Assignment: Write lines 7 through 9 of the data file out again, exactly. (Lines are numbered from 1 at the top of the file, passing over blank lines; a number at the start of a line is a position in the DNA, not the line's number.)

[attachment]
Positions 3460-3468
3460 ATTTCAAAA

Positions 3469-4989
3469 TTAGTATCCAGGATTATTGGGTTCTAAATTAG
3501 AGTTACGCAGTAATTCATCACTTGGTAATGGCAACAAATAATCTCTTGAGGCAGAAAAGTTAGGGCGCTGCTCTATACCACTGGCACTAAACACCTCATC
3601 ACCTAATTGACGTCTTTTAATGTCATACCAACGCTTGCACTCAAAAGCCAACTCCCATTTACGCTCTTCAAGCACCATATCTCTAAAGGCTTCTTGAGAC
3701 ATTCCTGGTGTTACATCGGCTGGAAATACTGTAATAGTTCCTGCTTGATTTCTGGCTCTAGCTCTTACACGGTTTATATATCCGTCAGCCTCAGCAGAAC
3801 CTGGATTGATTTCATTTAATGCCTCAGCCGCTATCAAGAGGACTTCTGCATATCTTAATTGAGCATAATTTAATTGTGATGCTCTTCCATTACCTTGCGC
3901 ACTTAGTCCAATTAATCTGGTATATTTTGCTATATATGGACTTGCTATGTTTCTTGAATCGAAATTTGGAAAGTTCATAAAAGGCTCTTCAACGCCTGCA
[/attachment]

3701 ATTCCTGGTGTTACATCGGCTGGAAATACTGTAATAGTTCCTGCTTGATTTCTGGCTCTAGCTCTTACACGGTTTATATATCCGTCAGCCTCAGCAGAAC
3801 CTGGATTGATTTCATTTAATGCCTCAGCCGCTATCAAGAGGACTTCTGCATATCTTAATTGAGCATAATTTAATTGTGATGCTCTTCCATTACCTTGCGC
3901 ACTTAGTCCAATTAATCTGGTATATTTTGCTATATATGGACTTGCTATGTTTCTTGAATCGAAATTTGGAAAGTTCATAAAAGGCTCTTCAACGCCTGCA